Bioethics Testimony in Adjudication: Established Reliability
by Bethany Spielman, Southern Illinois University School of Medicine, Southern Illinois University School of Law, Springfield, IL
Attorneys have begun to use bioethics testimony in a variety of health law cases, and will need to understand how the reliability of such testimony can be established and challenged. Thirty years ago, bioethics testimony was used almost exclusively in end-of-life medical treatment cases. Today, it is used in toxic tort actions, actions against managed care plans and pharmaceutical companies, and even in criminal cases against physicians who prescribe for pain management. Three challenges in establishing the reliability of such testimony under Daubert, Kumho Tire and progeny are highlighted below.
I. Establishing Reliability is a Step-by-Step Affair, Even with Ethics Testimony
The first challenge in establishing or challenging the reliability of bioethics testimony is approaching the “ethics” in the testimony in a step-by-step fashion. For ethics testimony as well as testimony from other fields, “any step that renders the analysis unreliable... renders the expert's testimony inadmissible. This is true whether the step completely changes a reliable methodology or merely misapplies that methodology.”
Several steps comprise the two dominant types of bioethics reasoning. Principlism, the most well known approach to bioethical reasoning, is built upon four ethical principles: autonomy, beneficence, nonmaleficence, and justice. Beauchamp and Childress, who developed the principlist approach, characterize the four principles as “only a framework for identifying and reflecting on moral problems.” In their view, “specification” is also required before addressing a particular ethical problem. Specification is a process of providing abstract norms with action-guiding content. Assuming that the field of bioethics can pass the “astronomy test,” the first step in establishing reliability of principlist testimony is at the level of principles, a second is at the level of specification, and another is at the level of application.
Testimony in Izidor v. Knight, a wrongful death case, consisted of principles, specification, and application. The question at issue was whether Dr. Knight had a duty to revoke a sports authorization form he had completed for Mr. Izidor (a college student) when Dr. Knight learned from a specialist’s report that Izidor had been diagnosed with hypertrophic cardiomyopathy. The student died of hypoertrophic cardiomyopathy shortly after playing basketball at college.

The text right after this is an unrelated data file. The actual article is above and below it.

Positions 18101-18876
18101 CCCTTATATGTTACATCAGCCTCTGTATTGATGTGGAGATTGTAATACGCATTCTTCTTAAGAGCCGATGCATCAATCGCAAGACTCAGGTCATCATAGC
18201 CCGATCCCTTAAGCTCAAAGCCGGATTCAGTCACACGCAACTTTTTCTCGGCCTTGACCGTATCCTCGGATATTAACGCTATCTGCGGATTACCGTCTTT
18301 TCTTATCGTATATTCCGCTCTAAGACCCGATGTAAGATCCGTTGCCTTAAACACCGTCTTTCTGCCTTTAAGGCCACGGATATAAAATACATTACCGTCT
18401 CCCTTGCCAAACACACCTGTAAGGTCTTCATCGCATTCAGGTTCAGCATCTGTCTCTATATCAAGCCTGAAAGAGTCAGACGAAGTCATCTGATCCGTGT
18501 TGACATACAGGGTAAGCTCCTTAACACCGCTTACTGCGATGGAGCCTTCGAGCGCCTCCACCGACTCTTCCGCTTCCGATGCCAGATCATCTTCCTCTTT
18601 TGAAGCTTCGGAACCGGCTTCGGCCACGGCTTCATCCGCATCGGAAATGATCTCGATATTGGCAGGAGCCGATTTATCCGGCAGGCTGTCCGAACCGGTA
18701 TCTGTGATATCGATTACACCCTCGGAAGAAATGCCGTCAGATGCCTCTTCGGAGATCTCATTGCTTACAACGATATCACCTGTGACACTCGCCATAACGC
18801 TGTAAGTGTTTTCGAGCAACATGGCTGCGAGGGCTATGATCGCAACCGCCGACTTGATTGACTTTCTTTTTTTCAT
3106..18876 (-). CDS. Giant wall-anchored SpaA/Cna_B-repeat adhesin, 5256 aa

The expert analyzed the ethical problem from within a principlist framework, specifically relying on the principles of autonomy and nonmaleficence. Respecting autonomy would suggest protecting Mr. Izidor’s confidentiality, but could result in significant harm to Mr. Izidor. Permitting breaches of the medical confidentiality of decisionally capable adults in cases involving significant and imminent physical harm to an identifiable third party is, within the field of bioethics, a well-accepted specification of the rule of confidentiality. But there is no such specification based on harm to the patient himself. The expert reasoned that since there was no risk of significant third party harm in this case, Dr. Knight had no duty to revoke Mr. Izidor’s sports authorization; instead he had an obligation to protect confidentiality. Both the principles and the specification tracked generally accepted and peer reviewed steps in principlist ethical reasoning. Each could be considered reliable under Frye or peer review standards.
Casuistry, along with principlism, is a well accepted and multi-step mode of ethical reasoning in bioethics. It is much like common law reasoning. The casuist bioethicist reasons analogically from a familiar case about which there is widespread agreement in the field to a case about which there is no such agreement. Although varieties of casuistry are used in bioethics, each requires at least these steps: identify the paradigm case, articulate the rule that is associated with the paradigm case, and connect the paradigm case to the new case by means of the rule.
The standard “child of a Jehovah’s Witness” case is often identified as the paradigm case when parents refuse medical treatment for their child, and health care providers or the state consider overriding the parent’s decision in order to save the child’ life. In the much publicized Baby K case, for example, casuist testimony on each side was based on the “child of a Jehovah’s Witness” case. The infant’s mother wanted emergency respiratory treatment for her anencephalic infant; the physicians and hospital believed doing so was futile. A bioethics expert for the mother used the “child of a Jehovah’s Witness” case to address the question of when the state may override parental medical decision-making. The rule by which he connected the paradigm case to the Baby K case was that overriding parental decision-making in health care is permissible only when the parent’s decision may result in life-threatening harm to the child.